Salamander Sky, Part 2: Methods & Materials

Happy #SalamanderSaturday! Today I thought I would explain the start-to-finish process of how I illustrated my favorite double page spread, that I call “Emergence.” Katy Farber’s words describe the homes of spotted salamanders — “under layers of earth, snug among the roots” — and how the salamanders must wait for the right spring conditions to come out and migrate to vernal pools.

I started with preliminary sketches. (I filled a page with about 15 little thumbnails, but it’s missing now, so I can only post the one I chose.) Next I just worked up a full-size pencil drawing. The most important visual references I used here were videos on YouTube of salamanders swimming together in vernal pools. It was important for me to show how they move around each other, swaying and diving, and coming up for air. ▼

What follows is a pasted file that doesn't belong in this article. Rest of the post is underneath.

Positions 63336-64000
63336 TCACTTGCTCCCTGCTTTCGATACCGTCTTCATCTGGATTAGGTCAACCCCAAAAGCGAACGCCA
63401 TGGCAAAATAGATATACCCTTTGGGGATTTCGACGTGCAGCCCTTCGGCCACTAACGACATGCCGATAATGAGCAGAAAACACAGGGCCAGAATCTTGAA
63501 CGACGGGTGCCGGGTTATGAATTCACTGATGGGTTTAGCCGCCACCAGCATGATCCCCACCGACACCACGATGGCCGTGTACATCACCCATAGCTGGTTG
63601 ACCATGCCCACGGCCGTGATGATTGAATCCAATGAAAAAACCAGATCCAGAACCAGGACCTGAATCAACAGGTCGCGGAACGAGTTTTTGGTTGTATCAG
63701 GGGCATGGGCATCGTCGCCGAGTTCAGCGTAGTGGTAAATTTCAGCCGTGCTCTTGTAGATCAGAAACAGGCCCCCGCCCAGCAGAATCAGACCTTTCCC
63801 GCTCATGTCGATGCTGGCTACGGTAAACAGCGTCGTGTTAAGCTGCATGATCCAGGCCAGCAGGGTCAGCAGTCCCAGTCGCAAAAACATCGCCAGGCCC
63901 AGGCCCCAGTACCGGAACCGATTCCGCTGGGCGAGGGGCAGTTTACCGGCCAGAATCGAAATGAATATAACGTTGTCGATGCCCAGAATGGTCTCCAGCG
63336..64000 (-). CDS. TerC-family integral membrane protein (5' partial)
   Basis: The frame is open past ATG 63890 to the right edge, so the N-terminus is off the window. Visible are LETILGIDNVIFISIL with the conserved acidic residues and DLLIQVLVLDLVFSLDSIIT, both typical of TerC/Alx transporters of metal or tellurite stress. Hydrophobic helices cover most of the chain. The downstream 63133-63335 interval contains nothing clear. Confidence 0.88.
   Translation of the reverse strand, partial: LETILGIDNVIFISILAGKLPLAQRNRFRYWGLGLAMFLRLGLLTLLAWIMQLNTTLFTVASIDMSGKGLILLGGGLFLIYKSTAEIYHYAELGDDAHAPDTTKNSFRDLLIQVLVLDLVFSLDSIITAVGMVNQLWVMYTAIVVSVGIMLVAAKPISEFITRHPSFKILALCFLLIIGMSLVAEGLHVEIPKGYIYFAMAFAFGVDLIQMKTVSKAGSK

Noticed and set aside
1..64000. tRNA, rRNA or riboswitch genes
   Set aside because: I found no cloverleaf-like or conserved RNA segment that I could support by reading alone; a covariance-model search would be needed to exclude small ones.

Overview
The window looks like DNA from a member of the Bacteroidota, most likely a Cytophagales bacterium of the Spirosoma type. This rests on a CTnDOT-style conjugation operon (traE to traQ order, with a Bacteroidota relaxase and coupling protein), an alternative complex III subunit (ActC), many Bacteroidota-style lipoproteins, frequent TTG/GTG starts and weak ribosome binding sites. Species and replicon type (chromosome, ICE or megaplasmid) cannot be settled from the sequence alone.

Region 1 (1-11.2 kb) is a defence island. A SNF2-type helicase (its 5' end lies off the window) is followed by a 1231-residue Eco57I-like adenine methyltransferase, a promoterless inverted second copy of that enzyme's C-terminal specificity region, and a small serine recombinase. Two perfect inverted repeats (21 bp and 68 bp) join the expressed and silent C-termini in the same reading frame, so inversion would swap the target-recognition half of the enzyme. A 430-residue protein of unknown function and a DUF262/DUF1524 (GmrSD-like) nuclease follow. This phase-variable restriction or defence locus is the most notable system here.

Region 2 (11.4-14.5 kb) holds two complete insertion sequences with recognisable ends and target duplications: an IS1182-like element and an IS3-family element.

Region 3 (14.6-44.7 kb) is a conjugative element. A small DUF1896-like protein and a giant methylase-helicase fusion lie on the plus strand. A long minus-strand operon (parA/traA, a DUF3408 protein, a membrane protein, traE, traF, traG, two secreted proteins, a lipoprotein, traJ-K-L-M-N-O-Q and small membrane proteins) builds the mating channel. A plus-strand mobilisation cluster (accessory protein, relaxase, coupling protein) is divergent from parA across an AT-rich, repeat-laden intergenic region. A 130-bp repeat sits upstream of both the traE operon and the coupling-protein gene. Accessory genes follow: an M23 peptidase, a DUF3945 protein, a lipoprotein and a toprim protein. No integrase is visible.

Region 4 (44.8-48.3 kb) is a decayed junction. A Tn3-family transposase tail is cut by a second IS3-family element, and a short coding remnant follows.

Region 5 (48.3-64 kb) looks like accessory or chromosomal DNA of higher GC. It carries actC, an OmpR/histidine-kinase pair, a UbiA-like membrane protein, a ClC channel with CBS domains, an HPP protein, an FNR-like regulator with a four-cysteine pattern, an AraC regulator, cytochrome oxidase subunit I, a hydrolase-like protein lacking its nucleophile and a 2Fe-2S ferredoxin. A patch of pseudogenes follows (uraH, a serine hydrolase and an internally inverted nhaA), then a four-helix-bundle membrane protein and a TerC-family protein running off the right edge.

night scene

The pencil drawing had enough detail to be my guide for the painting. I transferred the drawing by tracing the outlines onto a new sheet of watercolor paper (Fabriano soft press). Then to stretch this paper, I soaked it in water (<5 min) and stapled it to my board. When it is completely dry I can start painting. ▼

soaking paper

In the meantime, I tested materials for achieving yellow spots. The winner was the good ol’ yellow crayon! ▼

workspace

The painting involved layers and layers of ink (I like Dr. Ph. Martin’s Bombay inks), which I applied with watercolor brushes. I used ink rather than watercolor because it’s permanent. Once a layer dries, the next won’t bleed into it. Some subtle textural effects were made with Derwent watersoluble pencils, although they are hard to see in these photos. Anything I wanted to leave bright white, was painted over with blue masking fluid. I peeled it off at the end to expose the white paper. ▼

salamanders in vp

All 4 components (tree roots, salamander close-up, vernal pool swimming, and the blue-green border) of this spread were painted separately, scanned, and assembled in Photoshop. Rain and other details were added, and corrections were made with Photoshop brushes. Text was later placed by the editor in InDesign. ▼

night scene final

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